Some say beauty is in the eyes of the beholder, as if people and things are beautiful only if we think they are. I don’t think so. A fresh flower is itself beautiful. Who sees a colorful sunset or a waterfall in the woods reflecting rays of sunshine and claims that its beauty depends on beholders? My Grandmother, Margaret Icylon Solliday (1909 – 2003), was just beautiful. If you could not see it, you needed new beholders!
Grandma grew up in the Sooner State (OK) because her dad, Bud Spurgeon, took part in a famous Land Rush on the Cherokee Strip in the 1890s and staked his claim there. Little Margaret was a rough and tumble girl who lived, worked and played hard. Her farmer father was the only one who could call her, “Maggie!”
Margaret met her future husband (my grandfather) when he came to town as a preaching intern. They married in 1928 and my dad (“Horace, Jr.”) was their first baby boy. He once said of his mom, “She never embarrassed us in front of others, though we must have embarrassed her at times.” Four more children followed and Margaret filled her multiple roles (preacher’s wife, mother of five, Sunday School teacher, softball pitcher, popular conference speaker, family manager, Bible study leader, and benefactor to the needy) with grace. Se studied the Bible every morning and went to bed with the Kitchen Klatter magazine. Thus, her family always knew they would soon sample a new recipe. Horace and Margaret Solliday supported each other through thirteen different ministries in such states as Texas, Illinois, Oklahoma, Missouri, Indiana, Pennsylvania and Iowa.
Most of us know only a tiny fraction of her kindnesses over the years. She had nary a harsh word for others, yet we knew it when she disapproved of something that wasn’t right. She had a wonderful way of mixing character qualities that don’t mix easily, like frugality and generosity; obedience and grace; tolerance and conviction. She left to her loved ones a four-fold legacy that is nicely captured in the four following words:
- In 1986, at my Grandfather’s funeral, I sang a song about hope and I can still picture Grandma on the second row, with a deep grief over her loss on her face but also a beaming with affection for me in her tearful smile. After the services, our family made a large half-circle around Grandpa’s casket. Grandma broke loose from the supportive hands holding her up (her sons; Horace, Harry and David) and approached the frail frame of the man she loved. Fifty-nine years ago, she promised him, “till death do us part.” She leaned down and kissed him goodbye, having kept her promise. To his credit, my Grandpa knew her beauty, inside and out, was more than just a beholder’s opinion. Faithfulness to her family was just one of the many ways she lived out her faith in God. She trusted in things mere beholders cannot see. A Bible scholar in her own right, her knowledge reached her heart too.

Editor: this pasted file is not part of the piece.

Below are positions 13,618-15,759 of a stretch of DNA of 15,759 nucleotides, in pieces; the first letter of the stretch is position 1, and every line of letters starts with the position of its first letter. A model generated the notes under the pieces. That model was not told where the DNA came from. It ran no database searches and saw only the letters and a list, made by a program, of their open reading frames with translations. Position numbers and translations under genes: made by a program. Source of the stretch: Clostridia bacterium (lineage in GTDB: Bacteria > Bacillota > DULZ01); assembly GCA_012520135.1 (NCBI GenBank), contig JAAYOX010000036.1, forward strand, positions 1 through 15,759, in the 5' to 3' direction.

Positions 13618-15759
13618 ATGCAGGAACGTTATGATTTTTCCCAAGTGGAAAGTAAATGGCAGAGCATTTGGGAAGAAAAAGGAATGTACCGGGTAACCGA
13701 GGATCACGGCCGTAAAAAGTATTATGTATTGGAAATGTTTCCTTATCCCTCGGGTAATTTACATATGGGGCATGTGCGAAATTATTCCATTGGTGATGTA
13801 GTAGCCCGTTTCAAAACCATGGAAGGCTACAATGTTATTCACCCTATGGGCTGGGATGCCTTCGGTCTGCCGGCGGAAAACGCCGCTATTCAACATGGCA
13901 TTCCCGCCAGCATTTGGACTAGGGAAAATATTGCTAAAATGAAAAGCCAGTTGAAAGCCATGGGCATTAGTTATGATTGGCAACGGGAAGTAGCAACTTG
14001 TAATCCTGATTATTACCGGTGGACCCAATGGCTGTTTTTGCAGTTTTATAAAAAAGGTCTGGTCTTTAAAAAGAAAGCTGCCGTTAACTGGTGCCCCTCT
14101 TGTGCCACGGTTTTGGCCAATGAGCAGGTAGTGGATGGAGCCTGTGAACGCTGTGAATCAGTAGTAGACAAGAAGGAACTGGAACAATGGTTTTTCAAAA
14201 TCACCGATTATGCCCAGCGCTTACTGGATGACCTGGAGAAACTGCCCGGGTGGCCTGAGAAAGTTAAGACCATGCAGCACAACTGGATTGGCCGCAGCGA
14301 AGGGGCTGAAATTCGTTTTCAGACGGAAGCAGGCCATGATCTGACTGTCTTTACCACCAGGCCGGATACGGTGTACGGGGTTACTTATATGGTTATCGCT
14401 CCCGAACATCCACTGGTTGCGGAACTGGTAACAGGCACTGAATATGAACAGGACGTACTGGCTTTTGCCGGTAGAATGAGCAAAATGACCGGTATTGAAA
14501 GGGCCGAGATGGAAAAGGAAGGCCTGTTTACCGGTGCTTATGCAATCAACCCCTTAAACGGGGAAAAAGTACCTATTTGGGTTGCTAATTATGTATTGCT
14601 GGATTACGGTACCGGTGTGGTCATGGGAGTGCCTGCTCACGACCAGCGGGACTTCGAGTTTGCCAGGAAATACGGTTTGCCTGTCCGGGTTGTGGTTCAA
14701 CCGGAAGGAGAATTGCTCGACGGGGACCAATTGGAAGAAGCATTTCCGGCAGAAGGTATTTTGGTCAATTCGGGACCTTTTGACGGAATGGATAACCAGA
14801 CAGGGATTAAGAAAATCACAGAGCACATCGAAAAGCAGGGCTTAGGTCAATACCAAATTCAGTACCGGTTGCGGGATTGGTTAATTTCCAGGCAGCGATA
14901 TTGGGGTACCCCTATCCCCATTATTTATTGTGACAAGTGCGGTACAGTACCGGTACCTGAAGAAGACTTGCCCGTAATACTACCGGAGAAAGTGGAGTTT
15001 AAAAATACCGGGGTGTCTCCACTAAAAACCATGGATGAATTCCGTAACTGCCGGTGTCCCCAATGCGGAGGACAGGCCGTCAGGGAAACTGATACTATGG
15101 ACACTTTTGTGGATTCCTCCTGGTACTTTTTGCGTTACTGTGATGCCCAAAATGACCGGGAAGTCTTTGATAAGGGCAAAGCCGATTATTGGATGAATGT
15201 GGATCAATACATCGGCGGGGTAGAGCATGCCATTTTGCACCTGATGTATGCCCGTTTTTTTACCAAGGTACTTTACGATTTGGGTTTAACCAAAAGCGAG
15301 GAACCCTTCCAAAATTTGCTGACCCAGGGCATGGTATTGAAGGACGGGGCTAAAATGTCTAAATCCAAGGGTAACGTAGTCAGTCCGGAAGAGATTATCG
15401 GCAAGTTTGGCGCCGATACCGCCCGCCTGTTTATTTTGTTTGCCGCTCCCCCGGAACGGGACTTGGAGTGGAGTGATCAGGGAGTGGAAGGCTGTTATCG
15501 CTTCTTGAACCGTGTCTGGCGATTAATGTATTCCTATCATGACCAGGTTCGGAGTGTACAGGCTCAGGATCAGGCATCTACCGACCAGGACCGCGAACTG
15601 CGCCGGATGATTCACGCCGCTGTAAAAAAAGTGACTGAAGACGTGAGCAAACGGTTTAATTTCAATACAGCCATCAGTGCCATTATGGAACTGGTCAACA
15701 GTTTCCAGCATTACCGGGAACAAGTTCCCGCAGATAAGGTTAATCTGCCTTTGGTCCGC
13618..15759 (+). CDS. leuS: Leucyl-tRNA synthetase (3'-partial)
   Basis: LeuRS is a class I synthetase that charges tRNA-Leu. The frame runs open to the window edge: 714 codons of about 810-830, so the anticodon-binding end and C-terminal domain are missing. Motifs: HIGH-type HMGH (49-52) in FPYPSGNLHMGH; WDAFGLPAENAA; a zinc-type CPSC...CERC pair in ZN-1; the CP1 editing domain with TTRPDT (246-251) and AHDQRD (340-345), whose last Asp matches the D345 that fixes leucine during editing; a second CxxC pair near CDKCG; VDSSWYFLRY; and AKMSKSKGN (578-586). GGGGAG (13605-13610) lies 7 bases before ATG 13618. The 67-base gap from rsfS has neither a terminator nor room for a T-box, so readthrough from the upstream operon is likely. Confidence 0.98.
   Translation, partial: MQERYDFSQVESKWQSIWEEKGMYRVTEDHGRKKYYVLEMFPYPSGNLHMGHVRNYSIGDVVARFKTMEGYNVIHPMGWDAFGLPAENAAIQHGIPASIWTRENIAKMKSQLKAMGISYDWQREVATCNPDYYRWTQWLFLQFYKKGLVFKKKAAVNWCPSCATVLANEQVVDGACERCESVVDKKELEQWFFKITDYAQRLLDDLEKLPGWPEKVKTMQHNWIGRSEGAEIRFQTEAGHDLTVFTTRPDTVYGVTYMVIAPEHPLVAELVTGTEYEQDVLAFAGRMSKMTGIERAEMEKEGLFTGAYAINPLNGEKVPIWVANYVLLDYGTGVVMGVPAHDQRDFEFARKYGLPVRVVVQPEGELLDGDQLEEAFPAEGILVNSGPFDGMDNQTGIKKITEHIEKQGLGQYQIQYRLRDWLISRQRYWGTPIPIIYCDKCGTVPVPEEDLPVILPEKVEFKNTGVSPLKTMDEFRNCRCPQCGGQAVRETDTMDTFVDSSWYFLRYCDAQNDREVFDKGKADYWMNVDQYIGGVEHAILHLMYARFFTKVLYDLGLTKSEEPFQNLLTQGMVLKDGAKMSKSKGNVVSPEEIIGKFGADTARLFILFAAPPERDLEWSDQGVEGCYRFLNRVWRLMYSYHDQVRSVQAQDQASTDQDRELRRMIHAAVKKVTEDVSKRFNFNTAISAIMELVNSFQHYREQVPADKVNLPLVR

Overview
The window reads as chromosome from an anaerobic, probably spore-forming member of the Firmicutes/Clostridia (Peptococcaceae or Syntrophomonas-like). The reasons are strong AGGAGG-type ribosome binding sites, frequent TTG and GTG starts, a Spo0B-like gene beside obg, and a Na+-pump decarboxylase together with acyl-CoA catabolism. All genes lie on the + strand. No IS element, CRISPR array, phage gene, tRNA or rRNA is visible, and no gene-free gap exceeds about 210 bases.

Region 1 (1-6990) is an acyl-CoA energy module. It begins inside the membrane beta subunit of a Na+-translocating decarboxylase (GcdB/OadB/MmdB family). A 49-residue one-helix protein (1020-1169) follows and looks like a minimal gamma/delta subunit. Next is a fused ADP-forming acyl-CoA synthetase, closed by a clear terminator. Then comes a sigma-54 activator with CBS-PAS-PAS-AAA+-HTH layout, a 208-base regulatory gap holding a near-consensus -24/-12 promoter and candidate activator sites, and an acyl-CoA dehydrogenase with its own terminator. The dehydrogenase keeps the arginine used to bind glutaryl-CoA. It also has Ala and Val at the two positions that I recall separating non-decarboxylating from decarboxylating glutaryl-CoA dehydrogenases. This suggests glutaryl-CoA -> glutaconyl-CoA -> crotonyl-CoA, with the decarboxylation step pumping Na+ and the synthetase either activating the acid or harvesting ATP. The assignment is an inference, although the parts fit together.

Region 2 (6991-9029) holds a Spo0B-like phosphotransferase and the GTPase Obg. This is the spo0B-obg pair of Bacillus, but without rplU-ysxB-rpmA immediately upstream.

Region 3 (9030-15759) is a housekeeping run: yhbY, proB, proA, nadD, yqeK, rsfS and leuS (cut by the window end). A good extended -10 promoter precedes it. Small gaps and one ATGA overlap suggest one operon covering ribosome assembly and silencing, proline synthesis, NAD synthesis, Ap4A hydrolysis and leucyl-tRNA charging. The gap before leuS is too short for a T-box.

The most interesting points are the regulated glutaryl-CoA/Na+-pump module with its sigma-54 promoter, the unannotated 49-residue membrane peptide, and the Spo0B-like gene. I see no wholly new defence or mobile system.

- After suffering some strokes, Grandma was getting to the point where she could not finish sentences or various tasks. Yet, at a family reunion three years before she passed, she saw me washing dishes and it did not sit right with her. As was her way, she got up and shushed me out of the kitchen with a clear sentence telling me to go have some fun. She would mind the kitchen. I could hardly resist since she made herself so wonderfully clear. I looked back and saw her standing in a state of confusion over what to do next. She had long programmed herself for unselfishness and this virtue was still working in her on auto-pilot. My heart swelled with pride and affection. I shared this wonderful grandmother with Mindy Louscher, my cousin, who recalls setting her baby son Landon on his great grandmother’s lap and being told to go have fun while she minded the kids. Mindy knew Grandma was no longer able to fulfill that desire, yet that unselfish desire still lived in her heart. How many of us are programmed that well for unselfishness?
- Grandma loved many people and so many loved her. She was well known for her kindness to the needy. I remember a rather “challenged” and challenging man who roamed the streets in her little town of Hamburg, Iowa. He knew he could find a friendly face, a helping hand and a simple meal at my Grandma’s house. And if you fear that such friendliness was risky, let me remind you that Margaret was as tough a “tom-boy” as Oklahoma ever produced. She could handle most any horse with confidence, she raised five kids, she spoke at conferences, and she knew how to handle church committees and elders. Fear would not hamper her compassion. Grandma taught us much about love.
- Life was brighter around Margaret. As a child, Matthew Schaffner (another grandson), remembers how at Grandma’s place, the strawberries were always better, the crayons brighter and the pie juicier. One of my last memories of Grandma was of her in a wheelchair at her nursing home beaming with gladness at the sight of her grandson coming toward her. She could not finish sentences but she sure could still shine! Like a fresh flower in a field, God gave her the power to shine, making her beautiful, inside and out.
Grandma’s legacy of Faithfulness, Unselfishness, Love and Light creates an acronym: “F.U.L.L.” Her life was truly full and our lives are too for having known and loved her. Margaret budded on earth (for 94 years) to bloom in heaven.
The views expressed on this blog are personal and belong to Joel Solliday unless otherwise stated. They are not, intended to characterize the views of the Lewiston Church of Christ or other organizations to which I may refer.